Friday, February 20, 2015

"Jessica's Scarf" - A Progression

Last night after putting Cecelia to bed, I left to paint with a group of artists who meet regularly in Plano on Thursday nights, and my husband stayed home to hold down the fort.

I had a blast doing this painting. I'm really hoping I can go to this art group more often. There's always great energy in a room full of like-minded people, all working to perfect their craft. And of course, there is no substitute for working from a live model!  Last night's model was one of my favorite muses, Jessica, and even though I've painted her many times before, she always manages to pull off some new look or expression every time she poses. That is a gift, folks!

Anyway, I thought I'd share some of the progress shots from the three-hour session. A couple of the artists in attendance decided to watch me work throughout the evening, and I have decided that I'm a much better painter when I have an audience! I love the pressure!

Here is the progression. My palette consisted of titanium white, cad. yellow pale, yellow ochre pale, cad. orange, cad. scarlet, cad. red, alizarin crimson permanent, transparent oxide red, transparent oxide brown, viridian, and ultramarine blue (which I barely used).


Step 1: The first ten or fifteen minutes. The start is the most important part of the painting. In this case, since she was under a warm light but had a green background behind her, I decided to start with a warmer tone for the wash (transparent oxide red, with a little ultramarine blue). The wash was then blotted with a paper towel, and I jumped right in with tic marks for placement of the head, as well as the angle of the eyes and eyebrows.  Accuracy of shapes and placement was crucial during this block-in stage. I also wanted to be accurate from the get-go with the values of the light and shadow shapes as well as some of the local colors (like the background and that bright red hair!). In alla prima painting you don't really have the luxury of "guessing now, fixing the mistakes later." You want to get it right immediately. As far as placement, I wanted to make room for the handkerchief around her neck, so I purposely put the head farther up in the right-hand corner than I normally would.


Step 2: About 35-40 minutes in. The shadows were tricky. We all see colors differently, and I tend to see more greens than purples in skin. This time, though, I decided to push the purples a little more, since there was already going to be so much green in the background.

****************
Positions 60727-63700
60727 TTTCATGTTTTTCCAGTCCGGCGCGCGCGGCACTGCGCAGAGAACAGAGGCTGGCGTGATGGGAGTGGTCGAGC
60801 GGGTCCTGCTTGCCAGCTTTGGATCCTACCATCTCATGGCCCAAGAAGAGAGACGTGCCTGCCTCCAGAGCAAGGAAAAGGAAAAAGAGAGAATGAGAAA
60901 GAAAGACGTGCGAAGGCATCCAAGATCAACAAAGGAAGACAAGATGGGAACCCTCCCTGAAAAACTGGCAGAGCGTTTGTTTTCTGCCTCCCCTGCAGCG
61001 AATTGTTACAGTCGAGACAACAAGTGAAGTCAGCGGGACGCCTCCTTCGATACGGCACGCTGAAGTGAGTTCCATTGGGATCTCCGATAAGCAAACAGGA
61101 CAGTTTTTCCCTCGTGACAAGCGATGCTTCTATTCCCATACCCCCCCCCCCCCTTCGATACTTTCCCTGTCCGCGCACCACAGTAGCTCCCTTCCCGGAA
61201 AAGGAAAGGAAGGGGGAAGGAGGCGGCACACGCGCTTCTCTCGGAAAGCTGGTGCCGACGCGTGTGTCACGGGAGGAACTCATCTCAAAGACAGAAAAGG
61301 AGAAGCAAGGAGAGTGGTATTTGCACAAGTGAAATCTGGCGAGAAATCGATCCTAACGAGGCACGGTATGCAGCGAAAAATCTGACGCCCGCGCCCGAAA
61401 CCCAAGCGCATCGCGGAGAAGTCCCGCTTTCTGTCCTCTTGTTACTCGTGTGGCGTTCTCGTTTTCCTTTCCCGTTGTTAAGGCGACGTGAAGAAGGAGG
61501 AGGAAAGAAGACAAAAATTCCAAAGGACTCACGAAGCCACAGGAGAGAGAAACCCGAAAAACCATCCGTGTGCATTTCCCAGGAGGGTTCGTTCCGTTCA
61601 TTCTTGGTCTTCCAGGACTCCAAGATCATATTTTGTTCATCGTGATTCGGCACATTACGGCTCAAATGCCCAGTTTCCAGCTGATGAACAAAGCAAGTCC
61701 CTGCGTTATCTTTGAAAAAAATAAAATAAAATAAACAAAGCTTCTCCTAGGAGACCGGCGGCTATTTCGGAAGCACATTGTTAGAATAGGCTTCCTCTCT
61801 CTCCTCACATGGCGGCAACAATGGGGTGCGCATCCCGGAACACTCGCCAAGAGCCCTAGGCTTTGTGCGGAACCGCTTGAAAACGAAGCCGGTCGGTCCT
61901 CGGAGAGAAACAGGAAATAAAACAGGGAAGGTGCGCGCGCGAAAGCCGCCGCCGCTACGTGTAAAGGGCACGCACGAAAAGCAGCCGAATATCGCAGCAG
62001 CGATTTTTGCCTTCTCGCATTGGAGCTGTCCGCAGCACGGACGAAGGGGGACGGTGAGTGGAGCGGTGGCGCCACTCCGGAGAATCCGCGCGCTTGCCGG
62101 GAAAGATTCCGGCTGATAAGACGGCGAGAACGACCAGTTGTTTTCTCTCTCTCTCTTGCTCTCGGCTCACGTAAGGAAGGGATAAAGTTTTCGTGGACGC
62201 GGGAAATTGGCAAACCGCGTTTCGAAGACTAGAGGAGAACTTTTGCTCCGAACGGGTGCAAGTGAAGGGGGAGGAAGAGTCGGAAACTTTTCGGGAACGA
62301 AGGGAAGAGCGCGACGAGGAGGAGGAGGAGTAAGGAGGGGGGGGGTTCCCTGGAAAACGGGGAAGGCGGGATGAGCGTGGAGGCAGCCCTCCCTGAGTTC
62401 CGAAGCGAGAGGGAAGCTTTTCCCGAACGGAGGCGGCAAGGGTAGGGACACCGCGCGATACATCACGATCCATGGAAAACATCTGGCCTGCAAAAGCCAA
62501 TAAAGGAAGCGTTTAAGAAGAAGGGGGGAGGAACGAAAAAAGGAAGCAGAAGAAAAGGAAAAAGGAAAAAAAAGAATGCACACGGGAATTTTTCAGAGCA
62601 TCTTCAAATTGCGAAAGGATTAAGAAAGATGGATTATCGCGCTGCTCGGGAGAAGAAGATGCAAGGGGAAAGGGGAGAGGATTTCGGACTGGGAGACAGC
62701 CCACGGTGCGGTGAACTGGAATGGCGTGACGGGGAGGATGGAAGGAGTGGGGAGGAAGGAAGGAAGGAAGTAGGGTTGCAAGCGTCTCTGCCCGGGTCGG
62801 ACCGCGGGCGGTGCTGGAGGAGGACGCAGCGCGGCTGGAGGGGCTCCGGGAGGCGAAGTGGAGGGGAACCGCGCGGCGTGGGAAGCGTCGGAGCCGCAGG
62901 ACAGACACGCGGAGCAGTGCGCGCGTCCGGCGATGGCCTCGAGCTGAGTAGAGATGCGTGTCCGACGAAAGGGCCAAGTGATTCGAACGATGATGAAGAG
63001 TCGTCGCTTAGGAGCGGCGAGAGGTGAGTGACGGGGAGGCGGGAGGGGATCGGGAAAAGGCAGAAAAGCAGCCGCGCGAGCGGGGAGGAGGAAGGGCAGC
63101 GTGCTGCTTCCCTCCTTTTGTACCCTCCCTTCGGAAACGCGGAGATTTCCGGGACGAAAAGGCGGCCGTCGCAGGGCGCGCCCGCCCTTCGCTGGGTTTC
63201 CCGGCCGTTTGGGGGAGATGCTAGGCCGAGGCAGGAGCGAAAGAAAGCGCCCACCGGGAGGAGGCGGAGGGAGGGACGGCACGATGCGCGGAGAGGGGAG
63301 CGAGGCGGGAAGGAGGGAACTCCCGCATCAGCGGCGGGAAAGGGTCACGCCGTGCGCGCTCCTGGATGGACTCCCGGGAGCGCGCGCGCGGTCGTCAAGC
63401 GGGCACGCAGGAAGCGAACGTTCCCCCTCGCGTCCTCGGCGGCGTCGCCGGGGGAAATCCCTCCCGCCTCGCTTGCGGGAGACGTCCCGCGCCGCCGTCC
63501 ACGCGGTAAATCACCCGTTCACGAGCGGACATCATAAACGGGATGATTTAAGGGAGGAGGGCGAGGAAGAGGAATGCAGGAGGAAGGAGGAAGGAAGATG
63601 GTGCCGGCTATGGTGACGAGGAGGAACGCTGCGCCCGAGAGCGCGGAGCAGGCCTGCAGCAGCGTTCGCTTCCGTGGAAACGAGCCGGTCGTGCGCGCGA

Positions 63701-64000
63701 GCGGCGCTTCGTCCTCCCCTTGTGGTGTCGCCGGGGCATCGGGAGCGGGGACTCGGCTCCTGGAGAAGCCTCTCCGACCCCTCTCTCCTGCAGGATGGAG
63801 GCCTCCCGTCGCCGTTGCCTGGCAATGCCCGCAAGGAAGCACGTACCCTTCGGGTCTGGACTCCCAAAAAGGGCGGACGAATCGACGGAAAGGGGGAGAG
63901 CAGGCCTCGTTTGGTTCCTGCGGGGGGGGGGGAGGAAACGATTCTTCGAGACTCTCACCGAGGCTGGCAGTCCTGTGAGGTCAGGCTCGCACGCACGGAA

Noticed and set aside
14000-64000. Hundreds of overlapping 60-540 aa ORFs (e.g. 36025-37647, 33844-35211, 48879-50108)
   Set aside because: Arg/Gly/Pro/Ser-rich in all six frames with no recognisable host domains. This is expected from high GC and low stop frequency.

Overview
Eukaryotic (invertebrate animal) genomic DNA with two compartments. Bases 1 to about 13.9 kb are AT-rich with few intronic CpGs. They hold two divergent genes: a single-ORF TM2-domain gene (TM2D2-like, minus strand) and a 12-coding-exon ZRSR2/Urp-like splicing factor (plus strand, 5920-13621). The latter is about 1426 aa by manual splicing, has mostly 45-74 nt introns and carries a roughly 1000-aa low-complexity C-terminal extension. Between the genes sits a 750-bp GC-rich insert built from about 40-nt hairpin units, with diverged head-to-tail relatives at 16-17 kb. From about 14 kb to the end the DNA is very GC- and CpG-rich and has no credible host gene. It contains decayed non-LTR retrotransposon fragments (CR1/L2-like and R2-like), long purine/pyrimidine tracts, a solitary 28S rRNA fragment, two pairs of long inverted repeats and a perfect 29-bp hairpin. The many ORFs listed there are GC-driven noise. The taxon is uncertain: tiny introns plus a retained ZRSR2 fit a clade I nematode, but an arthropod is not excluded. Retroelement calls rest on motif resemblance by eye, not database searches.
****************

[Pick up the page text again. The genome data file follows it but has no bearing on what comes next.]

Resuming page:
Step 3: After the first hour. All my major shapes and values in the face were established, as well as the likeness (because form determines likeness, not detail!). I was pretty far away from the model stand, so this forced me to keep things simple, especially in the eyes. I didn't even have to squint! The contour of her jawline was established by pushing back and forth between the background tones and her skin tone, as opposed to drawing it in with a hard line.


Step 4: This was about halfway through (so an hour and a half of work). Part of me wishes I had left it at this stage, since it already has so much emotion. But I was having so much fun I couldn't stop.


Step 5: Painting everything else! Okay, I admit... I missed a step. I kept painting right through one or two of the model breaks, so I forgot to take some progress shots. But I can say that the scarf and top were essentially painted in one of those 20-minute sessions, very quickly. All it needed after that was some tweaking here and there, especially to soften edges since I tend to be clunky when I'm laying on paint that fast. The finessing comes afterwards. :-)


Above: The finished 3-hour alla prima head study. "Jessica's Scarf" - 12x9" - oil on linen panel

Below: a detail of the face


Below: Jessica with the finished painting



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Monday, February 16, 2015

The Eyes of a Child

As a woman who thrives on exploration and discovery, whether it be along the streets of Venice (ah, Europe - how I miss you!) or the mountain trails of the Colorado Rockies, I have found myself struggling lately to find meaning in the rote operations of motherhood.  Without prospects for a great new painting idea, I become complacent--like my "painting muscles" have gotten flabby--and it's an awful feeling. I've been searching for a way to overcome my frustration over life being so ordinary.

There is a way.

I have to stop spending so much time inside my own head, and start seeing the world through my daughter's eyes. Everything is new and exciting to her. There is nothing ordinary about anything! I've seen the way she holds up her own hand to study it, moving it around and twirling it in front of her face. I've watched her marvel over interesting new textures, tastes, sights and sounds. I've smiled until my face hurt watching her bounce up and down in her Johnny Jump-Up, her expression one of pure joy.

That joy is what this new set of paintings is about. "New Discoveries" and "Exploring" are designed simply, with the brimming morning light on Cecelia as the focal point. She is alone but not lonely, for there is so much yet to see and discover.  

"Seek the wisdom of the ages, but look at the world through the eyes of a child."        
 - Ron Wild


"New Discoveries" - 12x12 inches - oil on linen panel


"Exploring" - 12x12 inches - oil on linen panel

Below: Cecelia's first time on a swing, January 2015



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